That’s right. No one can tell you how much you want to price your book, what type of book cover to get, or which editor to choose. You get to publish your book whenever you want, on whatever vendor you want. You get to choose how many books to give away for free, or to price your book for free. Freedom never tasted so sweet.

 

 

2.      MORE BANG FOR YOUR BUCK

 

If done right, self-publishing can pay you back tenfold. There have been studies done that pricing a book at $2.99 pays you just as much as prices in the $7.99 or higher. Thing is, most folks want to pay the lower price, but traditional publishers won’t go as low as $2.99. That means you could, in a sense, be making more money than people who went with publishing houses.

 

 

3.      YOU GET TO KEEP ALL THE RIGHTS

 

If your books take off, guess what—you get all the profits and no one else. If some producer wanted to make a movie out of your series, you get to decide what do to. Ultimately, whatever profits you make are yours to keep. No one has a piece of the pie, so no can boss you around or decide to drastically change the storyline if they wanted.

 

 

4.      IF YOU FAIL, YOU ONLY FAIL YOURSELF

 

I know what you might be thinking—this doesn’t sound like some reward. But really, if you go the traditional route and your book tanks, your failure hurts those that helped move your book along. But if you self-publish and your book tanks, you are only hurting yourself. You can always start over and try again.

 

 

5.      IF YOU SUCCEED, DOORS OPEN

 

Nothing is more impressive than a self-published author getting on the New York Times Bestselling list. Those authors did it all by themselves, and look how far they went. Now, not only are they making a lot of money and are in control, but doors will open for them. Agents and publishers will come knocking on their door, hoping for a piece of the pie. And the best part of that is, the author gets to choose whether or not they want to join forces.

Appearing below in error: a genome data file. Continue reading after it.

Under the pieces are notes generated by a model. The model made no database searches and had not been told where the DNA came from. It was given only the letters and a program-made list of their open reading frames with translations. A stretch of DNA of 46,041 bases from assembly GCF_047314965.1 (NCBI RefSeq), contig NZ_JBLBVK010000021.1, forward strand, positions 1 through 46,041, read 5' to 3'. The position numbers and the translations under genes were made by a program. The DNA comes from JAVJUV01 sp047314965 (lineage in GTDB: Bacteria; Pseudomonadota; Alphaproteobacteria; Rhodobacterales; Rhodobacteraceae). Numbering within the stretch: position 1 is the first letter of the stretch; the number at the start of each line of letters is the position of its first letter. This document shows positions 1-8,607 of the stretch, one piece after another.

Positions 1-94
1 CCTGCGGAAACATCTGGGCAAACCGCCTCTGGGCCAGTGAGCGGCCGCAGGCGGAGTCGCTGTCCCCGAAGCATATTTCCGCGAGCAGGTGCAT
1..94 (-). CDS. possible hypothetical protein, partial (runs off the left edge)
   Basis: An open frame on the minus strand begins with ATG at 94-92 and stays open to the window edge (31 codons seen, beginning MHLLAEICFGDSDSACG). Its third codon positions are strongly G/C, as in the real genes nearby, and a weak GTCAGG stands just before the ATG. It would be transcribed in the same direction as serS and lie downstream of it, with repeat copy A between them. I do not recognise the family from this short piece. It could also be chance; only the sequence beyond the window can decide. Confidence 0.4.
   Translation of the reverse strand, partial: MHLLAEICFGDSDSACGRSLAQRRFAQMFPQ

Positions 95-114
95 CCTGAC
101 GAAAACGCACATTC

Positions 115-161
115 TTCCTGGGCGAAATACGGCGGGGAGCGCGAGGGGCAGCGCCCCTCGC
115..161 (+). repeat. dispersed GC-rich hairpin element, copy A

There you have it folks! Those are the Risks and Rewards of Self-Publishing. In my future, I’d like to see a good mix of traditional and self-publishing somewhere down the line because I believe both paths have great benefits. Would I self-publish again? Yes, I would. I want to gain experience however I can, in whatever field I can.

 

—Ciao, Caterina Torres

 

 

 

 

The name I go by is Cat, I’m in my mid-twenties, and I graduated with a BA in Anthropology and a minor in Humanities. I truly aspire to be a writer and I hope you enjoy my books. I love to write about the apocalypse, but not in the biblical sense of the word. Any sort of dystopian, end of the world stories seriously interest me. I guess it has a lot to do with being part of the rat race of life, trying to climb the great ladder of success. Regular life just seems so…boring.

 

Website/Blog – http://caterinatorres.com/
Facebook Fan Page – http://www.facebook.com/pages/Caterina-Torres/340181086022992?ref=hl
Twitter – @caterinatorres
Zombie Whisperer on Amazon – http://www.amazon.com/Zombie-Whisperer-Trilogy-ebook/dp/B007DKST8A/ref=sr_1_1?ie=UTF8&qid=1347293824&sr=8-1&keywords=zombie+whisperer

 

 

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8 Responses to “Risks and Rewards of Self Publishing – Guest Post by Caterina Torres”

  1. [...] Risks and Rewards of Self Publishing – Guest Post by Caterina Torres (chasingthecrazies.wordpress.com) [...]

  2. [...] Risks and Rewards of Self Publishing – Guest Post by Caterina Torres (chasingthecrazies.wordpress.com) [...]

  3. Thanks for letting me guest post on your blog!

  4. You spelled it out perfectly and I couldn’t agree more. I have always been a motivated person who doesn’t like to rely on anyone but myself for my success. It seemed a no-brainer when I decided to self-publish, but it is not for everyone. Self-assessment is key.

    • Thanks for your comment, Katie!

      I think you and Cat are both correct. Only a self-motivated individual with a dedication to the craft can make self-publishing work. You are both great examples to those who are toying with venturing into the digital world.

  5. ahamin Says:

    The first risk is not that bad, not for me at least. Its easier to do that since we live in the digital world, the only problem is the audience, you need audience for all the things you create, eventually you’ll get them.